I do something similar, and it's not necessary to create a whole table for each user. For example, I have a table called "user_actions", and in it there is a column, "user_id".
The relationships are:
And you're done. Let the foreign-key relationship that comes naturally take care tying the specific action to a specific user.
Once you do that, you only need to decide:
- Which actions cause an entry to be added?
- How long should you retain the data (1 week, 6 months)?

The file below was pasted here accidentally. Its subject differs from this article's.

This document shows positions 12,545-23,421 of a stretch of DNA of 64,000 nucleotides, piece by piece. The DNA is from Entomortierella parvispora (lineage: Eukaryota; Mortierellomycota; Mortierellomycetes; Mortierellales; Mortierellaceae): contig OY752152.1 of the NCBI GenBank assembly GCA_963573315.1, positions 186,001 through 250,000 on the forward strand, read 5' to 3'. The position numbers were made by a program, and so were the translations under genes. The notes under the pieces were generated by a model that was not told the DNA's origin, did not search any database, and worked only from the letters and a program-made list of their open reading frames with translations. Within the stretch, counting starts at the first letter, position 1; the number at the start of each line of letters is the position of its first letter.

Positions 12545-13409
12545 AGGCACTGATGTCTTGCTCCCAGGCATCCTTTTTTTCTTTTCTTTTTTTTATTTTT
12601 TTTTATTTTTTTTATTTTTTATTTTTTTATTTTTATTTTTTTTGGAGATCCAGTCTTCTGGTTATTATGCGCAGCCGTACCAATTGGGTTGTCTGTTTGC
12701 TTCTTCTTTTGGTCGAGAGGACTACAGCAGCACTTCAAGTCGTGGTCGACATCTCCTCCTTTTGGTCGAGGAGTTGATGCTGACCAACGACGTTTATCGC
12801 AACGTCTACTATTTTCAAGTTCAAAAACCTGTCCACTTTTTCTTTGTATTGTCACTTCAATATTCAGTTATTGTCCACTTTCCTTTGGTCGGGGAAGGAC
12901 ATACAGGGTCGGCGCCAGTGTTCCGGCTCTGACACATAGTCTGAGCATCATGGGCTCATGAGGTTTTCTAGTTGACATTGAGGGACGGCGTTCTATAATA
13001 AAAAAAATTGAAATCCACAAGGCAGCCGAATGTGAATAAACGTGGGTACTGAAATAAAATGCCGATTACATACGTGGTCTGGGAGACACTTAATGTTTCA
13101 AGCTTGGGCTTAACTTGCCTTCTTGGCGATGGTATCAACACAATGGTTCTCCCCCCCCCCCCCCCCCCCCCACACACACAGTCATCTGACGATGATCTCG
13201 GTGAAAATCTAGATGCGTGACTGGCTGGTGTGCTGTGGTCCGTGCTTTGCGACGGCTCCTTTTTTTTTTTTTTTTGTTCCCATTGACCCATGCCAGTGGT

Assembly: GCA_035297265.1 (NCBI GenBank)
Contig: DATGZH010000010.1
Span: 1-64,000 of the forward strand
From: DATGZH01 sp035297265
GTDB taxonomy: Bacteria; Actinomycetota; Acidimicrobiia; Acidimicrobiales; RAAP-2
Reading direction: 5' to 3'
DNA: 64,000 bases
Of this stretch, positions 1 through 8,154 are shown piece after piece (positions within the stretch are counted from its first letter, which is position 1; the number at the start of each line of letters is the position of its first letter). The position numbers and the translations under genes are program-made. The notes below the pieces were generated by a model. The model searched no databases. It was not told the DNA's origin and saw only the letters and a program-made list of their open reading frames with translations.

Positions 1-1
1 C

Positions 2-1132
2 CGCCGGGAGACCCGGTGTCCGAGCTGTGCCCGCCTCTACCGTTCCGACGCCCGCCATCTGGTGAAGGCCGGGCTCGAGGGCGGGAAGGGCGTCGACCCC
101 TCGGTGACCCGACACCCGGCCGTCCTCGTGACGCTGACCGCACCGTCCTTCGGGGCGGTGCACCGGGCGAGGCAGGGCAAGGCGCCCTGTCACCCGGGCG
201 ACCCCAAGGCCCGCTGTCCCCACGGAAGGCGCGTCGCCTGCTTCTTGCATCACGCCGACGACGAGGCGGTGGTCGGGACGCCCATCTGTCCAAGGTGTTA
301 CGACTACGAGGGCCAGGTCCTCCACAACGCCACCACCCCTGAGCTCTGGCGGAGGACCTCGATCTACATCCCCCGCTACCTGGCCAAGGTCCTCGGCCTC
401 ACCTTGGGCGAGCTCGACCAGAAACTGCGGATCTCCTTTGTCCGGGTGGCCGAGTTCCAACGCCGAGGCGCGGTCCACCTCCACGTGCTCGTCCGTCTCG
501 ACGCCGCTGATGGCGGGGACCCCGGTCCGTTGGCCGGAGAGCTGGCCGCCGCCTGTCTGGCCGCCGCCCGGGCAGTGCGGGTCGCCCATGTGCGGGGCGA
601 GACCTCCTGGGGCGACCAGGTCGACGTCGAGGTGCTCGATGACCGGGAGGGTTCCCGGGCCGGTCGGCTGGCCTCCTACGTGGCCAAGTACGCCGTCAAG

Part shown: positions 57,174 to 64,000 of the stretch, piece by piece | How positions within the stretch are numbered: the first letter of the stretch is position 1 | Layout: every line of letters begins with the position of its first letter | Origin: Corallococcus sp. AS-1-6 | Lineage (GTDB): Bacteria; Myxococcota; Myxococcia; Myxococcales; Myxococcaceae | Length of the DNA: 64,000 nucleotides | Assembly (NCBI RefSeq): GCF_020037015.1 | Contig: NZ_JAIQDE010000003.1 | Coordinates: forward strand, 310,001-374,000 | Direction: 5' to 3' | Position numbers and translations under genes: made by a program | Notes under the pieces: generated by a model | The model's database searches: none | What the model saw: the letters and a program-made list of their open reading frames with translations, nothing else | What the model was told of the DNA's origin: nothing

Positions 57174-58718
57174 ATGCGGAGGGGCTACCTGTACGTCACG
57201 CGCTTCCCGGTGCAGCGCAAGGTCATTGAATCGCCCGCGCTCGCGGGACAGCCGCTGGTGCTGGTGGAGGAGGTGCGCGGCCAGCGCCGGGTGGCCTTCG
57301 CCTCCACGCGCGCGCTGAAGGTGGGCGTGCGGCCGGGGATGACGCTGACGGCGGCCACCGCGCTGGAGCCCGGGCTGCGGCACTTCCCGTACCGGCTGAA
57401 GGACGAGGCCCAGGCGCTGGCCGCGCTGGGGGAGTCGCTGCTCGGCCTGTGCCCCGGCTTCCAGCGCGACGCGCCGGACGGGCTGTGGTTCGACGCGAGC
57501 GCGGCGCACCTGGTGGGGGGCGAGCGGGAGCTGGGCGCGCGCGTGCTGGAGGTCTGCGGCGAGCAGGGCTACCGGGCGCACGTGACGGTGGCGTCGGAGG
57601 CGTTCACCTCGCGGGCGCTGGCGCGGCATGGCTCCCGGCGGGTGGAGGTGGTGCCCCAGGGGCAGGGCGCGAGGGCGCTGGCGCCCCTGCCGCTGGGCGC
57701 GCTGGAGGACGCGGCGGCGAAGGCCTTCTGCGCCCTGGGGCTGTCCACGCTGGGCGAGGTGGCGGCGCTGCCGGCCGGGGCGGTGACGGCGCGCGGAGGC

For example, on my site, I keep a log of the last 5 things a user viewed, and present that list to them on a section of the page called "Recently viewed items" for convenience.
I also have a separate table called "admin_actions" that I use for security logging that keeps track of everything done under an admin account, and what admin account made what sort of change.